August 11, 2011
Many of you may already be aware, but here at Fast Horse we don’t have assigned desks. Ponies sit wherever creativity and productivity will be best channeled. While this is great for getting work done (and satiating my caffeine fix at Corner Coffee), my computer has become a necessary appendage rather than a simple work machine. The past weeks have delivered fatal blows to my right-hand man because, as we all know, technology is never reliable. My computer has been my partner in crime, archnemesis and forcefully loyal sidekick while words like malware and virus have hung in the air. A seriously nerve-racking situation—especially with so much coffee coursing through my veins.
Would life be easier without all this reliance on technology? Would I be more productive? It’s hard to say because I’ve been engrained to feel that normalcy means: a fast computer, flawless internet connection, a functioning smartphone and instant replies to emails or text messages from people who are just as attached to their phone as I am. Let be honest, this just isn’t the case.
However, there was a simpler technological time filled with dialing noises and virtual door slams—and not too long ago. Technology has grown exponentially in the last 10 years and in honor of FHLT08, my Fast Horse computer, I’ve compiled my top five earliest technology memories.
In case you were worried, my computer is still alive and kicking.
In an effort to encourage educational computer use, my elementary school required we practice and pass a typing test on Mavis Beacon. Not only was this terribly boring, I never caught my typing stride until I signed up for AIM. Typing skills weren’t critical until it applied to chatting with my friends. Typical.
A/s/l? I’m a little embarrassed to admit that AOL chatrooms were a staple of my online experience as an impressionable 13-year-old. Nonetheless, they were key to my junior high school sleepovers, serving as late night entertainment and creative fodder for making up fake personal information.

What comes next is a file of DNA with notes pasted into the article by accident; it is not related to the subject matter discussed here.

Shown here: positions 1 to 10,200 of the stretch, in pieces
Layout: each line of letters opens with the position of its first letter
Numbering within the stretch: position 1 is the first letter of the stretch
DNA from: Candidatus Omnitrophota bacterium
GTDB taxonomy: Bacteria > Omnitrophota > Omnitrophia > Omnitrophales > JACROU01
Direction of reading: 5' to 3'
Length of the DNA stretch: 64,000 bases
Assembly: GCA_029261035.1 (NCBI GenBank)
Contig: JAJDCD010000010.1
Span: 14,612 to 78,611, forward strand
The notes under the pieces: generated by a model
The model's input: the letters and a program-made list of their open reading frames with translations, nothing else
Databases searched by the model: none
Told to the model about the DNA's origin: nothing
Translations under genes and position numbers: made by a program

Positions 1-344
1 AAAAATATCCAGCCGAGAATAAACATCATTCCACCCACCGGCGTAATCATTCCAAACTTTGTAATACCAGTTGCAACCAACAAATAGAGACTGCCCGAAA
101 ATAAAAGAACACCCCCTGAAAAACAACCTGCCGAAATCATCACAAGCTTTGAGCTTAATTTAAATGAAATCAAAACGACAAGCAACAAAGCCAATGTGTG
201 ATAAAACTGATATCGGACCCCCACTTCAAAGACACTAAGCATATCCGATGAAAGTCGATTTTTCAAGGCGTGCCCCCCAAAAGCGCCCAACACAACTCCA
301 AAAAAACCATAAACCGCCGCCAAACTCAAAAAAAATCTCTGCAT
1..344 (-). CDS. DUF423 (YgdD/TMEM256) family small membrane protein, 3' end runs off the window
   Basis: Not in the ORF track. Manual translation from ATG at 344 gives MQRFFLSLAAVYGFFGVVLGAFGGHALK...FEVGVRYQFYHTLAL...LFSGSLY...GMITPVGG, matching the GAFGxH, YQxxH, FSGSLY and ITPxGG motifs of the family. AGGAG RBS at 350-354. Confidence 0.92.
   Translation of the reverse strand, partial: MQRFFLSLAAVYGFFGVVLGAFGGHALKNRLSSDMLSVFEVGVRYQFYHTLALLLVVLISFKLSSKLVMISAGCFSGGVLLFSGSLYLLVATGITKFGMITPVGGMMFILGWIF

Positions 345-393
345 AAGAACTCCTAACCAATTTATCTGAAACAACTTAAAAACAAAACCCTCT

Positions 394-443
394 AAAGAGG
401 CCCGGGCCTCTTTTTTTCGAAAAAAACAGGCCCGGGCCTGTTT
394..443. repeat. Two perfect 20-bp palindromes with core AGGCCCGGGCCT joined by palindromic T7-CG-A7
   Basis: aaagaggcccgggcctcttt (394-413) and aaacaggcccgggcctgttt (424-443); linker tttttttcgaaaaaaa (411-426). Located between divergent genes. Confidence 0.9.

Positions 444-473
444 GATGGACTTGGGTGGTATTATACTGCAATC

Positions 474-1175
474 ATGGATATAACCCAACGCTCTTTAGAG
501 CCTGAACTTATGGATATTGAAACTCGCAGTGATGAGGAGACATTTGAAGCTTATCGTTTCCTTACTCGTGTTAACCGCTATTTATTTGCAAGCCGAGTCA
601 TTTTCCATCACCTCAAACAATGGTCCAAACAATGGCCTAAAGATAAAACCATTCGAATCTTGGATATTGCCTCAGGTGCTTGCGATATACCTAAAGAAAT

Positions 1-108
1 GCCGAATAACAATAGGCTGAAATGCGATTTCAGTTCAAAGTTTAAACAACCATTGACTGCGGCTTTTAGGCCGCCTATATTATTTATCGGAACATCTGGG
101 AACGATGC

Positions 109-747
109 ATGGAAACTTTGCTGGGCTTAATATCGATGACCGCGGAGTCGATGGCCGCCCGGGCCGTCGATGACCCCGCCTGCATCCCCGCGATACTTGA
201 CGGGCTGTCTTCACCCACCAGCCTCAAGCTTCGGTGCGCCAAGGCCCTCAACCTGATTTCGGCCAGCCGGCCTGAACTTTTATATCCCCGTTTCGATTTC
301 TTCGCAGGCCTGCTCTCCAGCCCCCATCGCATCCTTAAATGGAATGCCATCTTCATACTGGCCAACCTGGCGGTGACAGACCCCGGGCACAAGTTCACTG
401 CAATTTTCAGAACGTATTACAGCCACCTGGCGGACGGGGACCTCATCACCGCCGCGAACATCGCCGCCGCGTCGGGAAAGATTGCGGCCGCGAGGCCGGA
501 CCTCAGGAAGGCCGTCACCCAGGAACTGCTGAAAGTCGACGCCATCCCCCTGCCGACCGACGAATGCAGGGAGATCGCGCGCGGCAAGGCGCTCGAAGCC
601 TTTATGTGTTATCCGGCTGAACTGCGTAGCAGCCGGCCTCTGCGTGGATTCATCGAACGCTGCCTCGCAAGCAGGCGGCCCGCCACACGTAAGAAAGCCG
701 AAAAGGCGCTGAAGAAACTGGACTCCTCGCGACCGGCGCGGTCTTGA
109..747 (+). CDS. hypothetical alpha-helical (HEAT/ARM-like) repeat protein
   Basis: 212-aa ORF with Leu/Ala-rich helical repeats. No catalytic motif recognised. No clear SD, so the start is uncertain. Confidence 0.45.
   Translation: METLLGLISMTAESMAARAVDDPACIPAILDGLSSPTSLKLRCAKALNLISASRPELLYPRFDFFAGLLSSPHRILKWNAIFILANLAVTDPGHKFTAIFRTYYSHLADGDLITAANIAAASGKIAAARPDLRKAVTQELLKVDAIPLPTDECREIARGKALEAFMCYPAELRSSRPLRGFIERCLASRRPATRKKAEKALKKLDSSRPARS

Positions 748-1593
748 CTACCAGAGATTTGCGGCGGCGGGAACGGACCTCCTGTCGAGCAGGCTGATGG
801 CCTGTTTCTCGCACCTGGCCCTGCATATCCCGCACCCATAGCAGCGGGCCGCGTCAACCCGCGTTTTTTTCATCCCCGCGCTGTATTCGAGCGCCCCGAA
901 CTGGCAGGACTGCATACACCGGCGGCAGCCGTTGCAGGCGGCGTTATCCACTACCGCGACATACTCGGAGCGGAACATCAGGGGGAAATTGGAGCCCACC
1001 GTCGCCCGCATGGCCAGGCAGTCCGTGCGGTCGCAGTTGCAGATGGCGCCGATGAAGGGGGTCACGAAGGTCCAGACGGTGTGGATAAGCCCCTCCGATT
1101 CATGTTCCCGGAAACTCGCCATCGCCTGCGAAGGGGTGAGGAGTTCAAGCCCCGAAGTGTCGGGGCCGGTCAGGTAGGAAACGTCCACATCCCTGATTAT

“You’ve Got Mail”
My parents vetoed AOL early on because it was too expensive and couldn’t be swayed by my desperate pleas to activate my chosen screen name. All I wanted was to hear the computerized man say those magical four words, but I’m guessing the aforementioned memory had something to do with their refusal to join AOL.
The dreaded dial-up
I had a good friend who, for the longest time, only had one phone line and a dial-up internet connection. In the time before cell phones, any attempt at communication was beyond frustrating and you were left with dial-up tone ringing in your ears.
No overhaul of early technology would be complete without mentioning Napster. Downloading popular singles and burning mix cds for friends, this peer-to-peer music sharing site is the grandfather of today’s online music purchasing and listening business (iTunes, Amazon music, Spotify and many more). I credit Napster for cultivating my early love of music, as well as single-handedly booming blank cd sales.
How about you? What are some of your earliest technology memories?
August 26, 2011